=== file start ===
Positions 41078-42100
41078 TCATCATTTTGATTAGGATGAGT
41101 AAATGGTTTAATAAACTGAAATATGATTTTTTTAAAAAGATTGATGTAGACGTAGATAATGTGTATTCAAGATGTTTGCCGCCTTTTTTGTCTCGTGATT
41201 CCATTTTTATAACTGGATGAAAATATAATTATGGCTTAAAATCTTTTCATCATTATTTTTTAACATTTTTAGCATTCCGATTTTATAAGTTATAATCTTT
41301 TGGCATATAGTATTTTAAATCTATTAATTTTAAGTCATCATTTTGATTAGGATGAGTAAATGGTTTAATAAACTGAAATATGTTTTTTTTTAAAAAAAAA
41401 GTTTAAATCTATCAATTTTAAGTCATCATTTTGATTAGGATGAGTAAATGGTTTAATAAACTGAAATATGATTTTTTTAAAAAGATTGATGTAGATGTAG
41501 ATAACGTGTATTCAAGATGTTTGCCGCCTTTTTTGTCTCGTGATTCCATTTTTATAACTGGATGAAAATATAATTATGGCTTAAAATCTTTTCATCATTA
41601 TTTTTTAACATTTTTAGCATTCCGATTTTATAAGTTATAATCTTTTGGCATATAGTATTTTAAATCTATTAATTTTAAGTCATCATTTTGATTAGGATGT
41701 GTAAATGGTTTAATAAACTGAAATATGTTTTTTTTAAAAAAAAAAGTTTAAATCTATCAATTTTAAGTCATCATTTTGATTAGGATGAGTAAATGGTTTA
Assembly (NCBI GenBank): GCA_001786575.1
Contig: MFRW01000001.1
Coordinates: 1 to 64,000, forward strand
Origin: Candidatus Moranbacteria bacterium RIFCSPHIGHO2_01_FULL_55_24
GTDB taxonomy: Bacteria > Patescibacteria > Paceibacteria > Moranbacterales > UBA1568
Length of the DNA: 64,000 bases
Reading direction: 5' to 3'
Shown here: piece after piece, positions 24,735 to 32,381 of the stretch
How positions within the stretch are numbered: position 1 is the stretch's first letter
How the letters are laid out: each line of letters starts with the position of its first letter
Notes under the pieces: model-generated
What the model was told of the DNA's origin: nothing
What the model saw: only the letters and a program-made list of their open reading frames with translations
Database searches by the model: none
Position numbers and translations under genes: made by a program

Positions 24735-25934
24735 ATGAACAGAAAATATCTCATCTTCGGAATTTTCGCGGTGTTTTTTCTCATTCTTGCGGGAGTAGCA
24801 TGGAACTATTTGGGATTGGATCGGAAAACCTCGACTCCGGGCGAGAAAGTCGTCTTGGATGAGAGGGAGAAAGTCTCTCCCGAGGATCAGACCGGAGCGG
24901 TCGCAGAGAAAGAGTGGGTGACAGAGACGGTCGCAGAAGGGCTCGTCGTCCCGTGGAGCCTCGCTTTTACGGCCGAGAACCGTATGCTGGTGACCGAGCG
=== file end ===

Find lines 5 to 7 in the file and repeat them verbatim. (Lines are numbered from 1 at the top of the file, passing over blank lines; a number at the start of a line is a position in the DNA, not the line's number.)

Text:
41301 TGGCATATAGTATTTTAAATCTATTAATTTTAAGTCATCATTTTGATTAGGATGAGTAAATGGTTTAATAAACTGAAATATGTTTTTTTTTAAAAAAAAA
41401 GTTTAAATCTATCAATTTTAAGTCATCATTTTGATTAGGATGAGTAAATGGTTTAATAAACTGAAATATGATTTTTTTAAAAAGATTGATGTAGATGTAG
41501 ATAACGTGTATTCAAGATGTTTGCCGCCTTTTTTGTCTCGTGATTCCATTTTTATAACTGGATGAAAATATAATTATGGCTTAAAATCTTTTCATCATTA